For the past several years, Jessica, Namine, and I have been asked to speak at the Medical College of Wisconsin. Our audience is always students belonging to a few different focuses — some to become doctors or nurses, some to become pharmacists. In any case, we are always happy and willing to share our story.
When we first gave our talk, it focused more on what we have done in order to give Namine the independence she craves in the home and out in the world. Of course, we could never have done this alone. My aunt has built so much for Namine, from her first wheelchair and her first sink at floor level, to a redesigned closet and her kitchen counters. Namine’s therapists have done so much for her as well, from building physical strength as well as providing encouragement and motivation.
So much of our first talks focused on how families — often feeling overwhelmed by the sudden influx of new and scary information about their children’s needs — can be encouraged and helped by hospital staff. As our audience grew from future doctors and nurses to include pharmacy students, however, we also had to broaden our talk’s focus.
This year, due to COVID-19, we gave our talk via Zoom video chat. Aside from that (and despite some technology issues which were resolved relatively quickly), we think it went well. We expanded our talk to include the ins and outs — much of it learned through trial and error — of medication. Namine has had dozens of medications throughout her life, some liquid and some solid, some refrigerable and some room temperature, and we had to figure out a system for keeping it all organized. We tried to communicate our past frustrations with future pharmacists in order to help them avoid those same frustrations with other parents.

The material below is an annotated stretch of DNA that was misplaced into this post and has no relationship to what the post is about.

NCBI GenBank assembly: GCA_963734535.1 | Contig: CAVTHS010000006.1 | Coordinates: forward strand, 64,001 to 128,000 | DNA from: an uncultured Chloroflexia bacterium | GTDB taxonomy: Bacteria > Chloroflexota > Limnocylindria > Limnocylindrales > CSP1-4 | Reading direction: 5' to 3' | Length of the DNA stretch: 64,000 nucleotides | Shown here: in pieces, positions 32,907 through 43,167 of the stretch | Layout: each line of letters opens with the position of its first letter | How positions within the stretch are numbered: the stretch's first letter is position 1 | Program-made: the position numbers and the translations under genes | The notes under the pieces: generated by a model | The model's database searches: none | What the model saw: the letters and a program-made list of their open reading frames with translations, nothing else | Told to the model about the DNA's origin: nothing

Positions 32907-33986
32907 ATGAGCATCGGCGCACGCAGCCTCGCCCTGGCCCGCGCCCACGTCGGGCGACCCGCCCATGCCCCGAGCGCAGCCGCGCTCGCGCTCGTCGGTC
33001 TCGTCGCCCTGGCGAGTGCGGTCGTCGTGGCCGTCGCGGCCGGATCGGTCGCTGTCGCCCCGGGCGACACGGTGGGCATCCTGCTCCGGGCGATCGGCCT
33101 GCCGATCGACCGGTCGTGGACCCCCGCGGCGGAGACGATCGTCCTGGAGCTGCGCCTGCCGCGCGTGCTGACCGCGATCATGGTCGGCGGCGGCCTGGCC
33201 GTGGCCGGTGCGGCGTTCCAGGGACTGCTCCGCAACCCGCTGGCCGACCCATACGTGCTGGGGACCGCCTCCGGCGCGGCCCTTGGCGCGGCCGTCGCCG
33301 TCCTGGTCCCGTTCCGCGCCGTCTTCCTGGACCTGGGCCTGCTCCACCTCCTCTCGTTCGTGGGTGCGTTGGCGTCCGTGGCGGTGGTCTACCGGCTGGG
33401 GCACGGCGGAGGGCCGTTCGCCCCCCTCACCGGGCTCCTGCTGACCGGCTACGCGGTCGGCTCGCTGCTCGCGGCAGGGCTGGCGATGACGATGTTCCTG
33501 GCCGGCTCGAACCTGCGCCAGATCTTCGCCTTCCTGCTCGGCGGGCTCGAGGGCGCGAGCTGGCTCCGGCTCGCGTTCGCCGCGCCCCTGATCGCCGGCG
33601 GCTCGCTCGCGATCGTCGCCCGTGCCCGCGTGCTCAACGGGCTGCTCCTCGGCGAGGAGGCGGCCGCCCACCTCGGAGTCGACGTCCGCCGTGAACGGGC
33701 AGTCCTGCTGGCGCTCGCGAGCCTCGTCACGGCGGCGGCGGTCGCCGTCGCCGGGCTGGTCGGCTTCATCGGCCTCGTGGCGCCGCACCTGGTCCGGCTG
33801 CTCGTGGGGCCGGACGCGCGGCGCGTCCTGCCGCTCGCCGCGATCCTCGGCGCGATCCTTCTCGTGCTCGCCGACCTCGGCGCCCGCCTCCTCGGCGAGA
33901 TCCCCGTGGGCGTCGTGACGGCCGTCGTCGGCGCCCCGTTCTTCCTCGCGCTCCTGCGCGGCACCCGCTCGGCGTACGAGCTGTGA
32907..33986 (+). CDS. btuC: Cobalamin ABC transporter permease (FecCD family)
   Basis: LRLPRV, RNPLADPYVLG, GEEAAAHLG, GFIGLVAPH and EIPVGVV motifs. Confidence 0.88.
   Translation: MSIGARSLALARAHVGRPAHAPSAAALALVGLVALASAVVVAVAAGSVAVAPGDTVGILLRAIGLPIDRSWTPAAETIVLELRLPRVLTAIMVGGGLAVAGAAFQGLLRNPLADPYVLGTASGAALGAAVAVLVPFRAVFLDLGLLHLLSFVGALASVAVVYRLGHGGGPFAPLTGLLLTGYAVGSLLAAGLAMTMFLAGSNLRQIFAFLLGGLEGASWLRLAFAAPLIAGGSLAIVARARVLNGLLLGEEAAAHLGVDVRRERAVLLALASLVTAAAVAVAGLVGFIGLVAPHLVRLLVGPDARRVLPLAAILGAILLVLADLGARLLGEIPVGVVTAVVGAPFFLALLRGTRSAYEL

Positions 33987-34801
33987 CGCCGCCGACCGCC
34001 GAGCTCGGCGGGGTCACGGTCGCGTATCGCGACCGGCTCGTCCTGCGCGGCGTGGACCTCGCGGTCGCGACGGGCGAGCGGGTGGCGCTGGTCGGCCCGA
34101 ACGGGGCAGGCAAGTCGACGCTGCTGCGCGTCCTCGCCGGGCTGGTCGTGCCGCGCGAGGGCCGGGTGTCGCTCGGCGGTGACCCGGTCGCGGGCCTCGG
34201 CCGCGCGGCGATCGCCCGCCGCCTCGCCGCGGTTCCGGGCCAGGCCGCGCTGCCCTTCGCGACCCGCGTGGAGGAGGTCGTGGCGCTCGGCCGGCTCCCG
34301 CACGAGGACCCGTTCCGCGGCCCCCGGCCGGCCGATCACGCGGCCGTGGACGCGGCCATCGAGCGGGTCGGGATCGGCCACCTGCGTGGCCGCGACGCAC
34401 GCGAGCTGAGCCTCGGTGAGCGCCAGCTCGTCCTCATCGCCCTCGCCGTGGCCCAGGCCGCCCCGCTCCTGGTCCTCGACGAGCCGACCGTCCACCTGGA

There is a Greek proverb which I like very much:
“A society grows great when old men plant trees whose shade they know they shall never sit in.”
We will not benefit from the experience, advice, and lessons learned which we share with the MCW students. That’s not the point. We believe that by sharing information — and more importantly, compassion — we as people, as a society can better ourselves. Everyone’s needs matter. New parents suddenly thrust into taking care of a medically fragile child; a child with disabilities raised to be independent in a sometimes hostile and inaccessible world; doctors, nurses, pharmacists, and physicians learning new and better ways to treat their patients: all these and more are deserving of love which the world does not often give.
It’s our hope that you (yes, you, dear reader) see the ways in which you might show love in an often loveless world. We know firsthand how difficult that sometimes is. We know, yet we believe that ours — and yours — is a love worth fighting for.
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